All I'm saying is that the brakes need to be pumped in Broner's case. Nobody is doing him any favors putting him on pound-for-pound top ten lists or calling him the next Mayweather. If he wants to do that himself, that's his call, and it's the risk he's taking. But I think boxing fans/critics/whatever also feel somewhat betrayed sometimes when they put their faith into a fighter and make an idol or manufactured icon out of someone who hasn't put the proof into the pudding, which leads to a nasty backlash if the dreams aren't realized. Leave the creating up to Haymon and Golden Boy and Showtime and the PR people. Look at what Broner has actually achieved, the struggles he's had against arguably his two best opponents, and ask yourself if Adrien Broner might not be setting up for one of the biggest falls from grace in recent memory if he comes up short and can't be molded into a once-in-a-generation fighter.
7. Canelo Alvarez (1990-07-18)
Almost all the issues I have with Broner, I also have with Alvarez (42-0-1, 30 KO). Canelo is a star fighter like Broner is a star fighter. The paths to get there are different, as I detailed above, but either way they've gotten to this point, they've both done so with more storytelling than accomplishment. Canelo becoming a unique attraction breaks down in large part to the fact that he's a handsome Mexican kid with red hair and freckles. That's not better than being a TV creation, just different.
Alvarez edges Broner on this list simply because I think Canelo's win over Austin Trout greatly trumps anything that Broner has done to date. If you're wondering about DeMarco, I don't think DeMarco is all that great of a fighter, and I said before that fight that I expected Broner to destroy him. What happened in that fight was no surprise to me. From where I sit, DeMarco was a hand-picked opponent like a lot of guys. Credible, yes. But did they expect it to be easy? Of course, and it was.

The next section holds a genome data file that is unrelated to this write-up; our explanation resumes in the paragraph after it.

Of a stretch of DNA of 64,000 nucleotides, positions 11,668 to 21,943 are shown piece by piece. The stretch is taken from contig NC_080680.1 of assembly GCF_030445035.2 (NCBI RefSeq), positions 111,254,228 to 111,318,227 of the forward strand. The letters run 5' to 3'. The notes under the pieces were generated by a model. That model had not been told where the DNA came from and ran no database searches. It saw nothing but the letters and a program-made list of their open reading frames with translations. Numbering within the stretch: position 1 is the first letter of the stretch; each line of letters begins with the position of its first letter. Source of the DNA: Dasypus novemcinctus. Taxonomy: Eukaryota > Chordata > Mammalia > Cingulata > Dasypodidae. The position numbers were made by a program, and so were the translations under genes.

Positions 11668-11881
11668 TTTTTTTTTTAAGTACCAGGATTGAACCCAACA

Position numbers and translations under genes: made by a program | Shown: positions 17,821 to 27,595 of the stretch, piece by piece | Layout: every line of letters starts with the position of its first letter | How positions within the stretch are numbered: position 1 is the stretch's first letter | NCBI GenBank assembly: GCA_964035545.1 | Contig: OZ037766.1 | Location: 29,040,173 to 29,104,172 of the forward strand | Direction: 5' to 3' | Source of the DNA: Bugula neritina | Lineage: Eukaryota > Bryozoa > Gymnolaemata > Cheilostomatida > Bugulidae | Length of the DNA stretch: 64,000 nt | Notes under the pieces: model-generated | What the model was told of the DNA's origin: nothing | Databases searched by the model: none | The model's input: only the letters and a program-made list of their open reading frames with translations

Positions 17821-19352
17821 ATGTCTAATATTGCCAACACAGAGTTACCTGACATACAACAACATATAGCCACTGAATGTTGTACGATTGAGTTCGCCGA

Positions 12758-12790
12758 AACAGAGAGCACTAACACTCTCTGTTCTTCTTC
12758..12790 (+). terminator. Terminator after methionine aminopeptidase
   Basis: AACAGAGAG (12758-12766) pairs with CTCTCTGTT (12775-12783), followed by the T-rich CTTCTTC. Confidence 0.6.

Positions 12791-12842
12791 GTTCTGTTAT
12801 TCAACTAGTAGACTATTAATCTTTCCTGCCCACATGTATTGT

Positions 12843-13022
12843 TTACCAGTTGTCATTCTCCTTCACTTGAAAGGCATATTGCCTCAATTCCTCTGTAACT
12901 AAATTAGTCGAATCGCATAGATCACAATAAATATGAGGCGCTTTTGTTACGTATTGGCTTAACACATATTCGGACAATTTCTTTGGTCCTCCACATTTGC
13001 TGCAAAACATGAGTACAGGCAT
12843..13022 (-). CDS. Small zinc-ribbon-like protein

Trout, on the other hand, was seen as a very risky fight for Alvarez, and one that a lot of people didn't think he would take. Reports were that Golden Boy didn't want it, but when Miguel Cotto was out of the picture due to Trout, Alvarez insisted on Austin. We commended that. Then I said I expected Canelo to win, just as he did, in a competitive fight where he earned a victory. (Listen, just give me these two minor gloats. I get so many things so hideously wrong that I feel like I need to maybe trick the newer readers into thinking I know what I'm talking about.)
Anyway, I won't prattle on about Canelo here, because a lot of what I would say is the same as what I said about Broner. With Broner, I don't know when we'll truly find out how he handles adversity in a fight where he's not the overwhelming favorite to win and likely to get the benefit of the doubt even when it's close enough to be arguable. With Alvarez, we find out in six weeks, when he probably loses to Floyd Mayweather.
6. Juan Francisco Estrada (1990-04-14)
Canelo Alvarez is not the best Mexican pro fighter born in 1990 right now. That would be Juan Francisco Estrada, currently the world's best flyweight. He's also a leading contender right now for 2013 Fighter of the Year if we ignore that he's not Max Kellerman Infographic material (not because Max doesn't care, but his Infographics only appear on HBO fights he calls) and doesn't get many headlines on ESPN.com or Yahoo! or The RING (or here, I keep having to apologize for sounding like an asshole).
Estrada (25-2, 18 KO) turned up seemingly out of nowhere last year as scheduled fodder for Roman Gonzalez, the best junior flyweight in the world. Estrada lost clearly and by a solid margin, but he was extremely competitive with one of the most skilled fighters out there. When he was scheduled for Brian Viloria's title defense in Macao in April of this year, it would have been easy to write him off. But Viloria is no Gonzalez, and Estrada proved that with a hard-fought, well-deserved, clear-cut victory over a guy who had been on a serious roll. His recent win over previously-unbeaten Milan Melindo established him further as no one-hit wonder.